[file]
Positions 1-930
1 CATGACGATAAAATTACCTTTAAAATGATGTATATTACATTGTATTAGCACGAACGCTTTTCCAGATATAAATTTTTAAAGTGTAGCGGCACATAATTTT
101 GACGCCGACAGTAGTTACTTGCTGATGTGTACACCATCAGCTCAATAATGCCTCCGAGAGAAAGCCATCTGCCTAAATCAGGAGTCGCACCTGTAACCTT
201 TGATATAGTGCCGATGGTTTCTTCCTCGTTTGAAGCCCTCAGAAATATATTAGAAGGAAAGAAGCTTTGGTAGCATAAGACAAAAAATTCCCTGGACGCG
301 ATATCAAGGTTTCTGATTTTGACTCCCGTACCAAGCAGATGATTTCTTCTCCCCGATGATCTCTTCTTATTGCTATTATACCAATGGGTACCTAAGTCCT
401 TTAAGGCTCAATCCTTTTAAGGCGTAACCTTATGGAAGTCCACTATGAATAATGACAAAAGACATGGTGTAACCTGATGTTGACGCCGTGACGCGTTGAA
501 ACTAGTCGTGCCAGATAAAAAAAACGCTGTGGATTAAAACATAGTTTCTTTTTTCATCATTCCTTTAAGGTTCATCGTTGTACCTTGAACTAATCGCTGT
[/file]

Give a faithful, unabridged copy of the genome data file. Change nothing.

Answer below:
Positions 1-930
1 CATGACGATAAAATTACCTTTAAAATGATGTATATTACATTGTATTAGCACGAACGCTTTTCCAGATATAAATTTTTAAAGTGTAGCGGCACATAATTTT
101 GACGCCGACAGTAGTTACTTGCTGATGTGTACACCATCAGCTCAATAATGCCTCCGAGAGAAAGCCATCTGCCTAAATCAGGAGTCGCACCTGTAACCTT
201 TGATATAGTGCCGATGGTTTCTTCCTCGTTTGAAGCCCTCAGAAATATATTAGAAGGAAAGAAGCTTTGGTAGCATAAGACAAAAAATTCCCTGGACGCG
301 ATATCAAGGTTTCTGATTTTGACTCCCGTACCAAGCAGATGATTTCTTCTCCCCGATGATCTCTTCTTATTGCTATTATACCAATGGGTACCTAAGTCCT
401 TTAAGGCTCAATCCTTTTAAGGCGTAACCTTATGGAAGTCCACTATGAATAATGACAAAAGACATGGTGTAACCTGATGTTGACGCCGTGACGCGTTGAA
501 ACTAGTCGTGCCAGATAAAAAAAACGCTGTGGATTAAAACATAGTTTCTTTTTTCATCATTCCTTTAAGGTTCATCGTTGTACCTTGAACTAATCGCTGT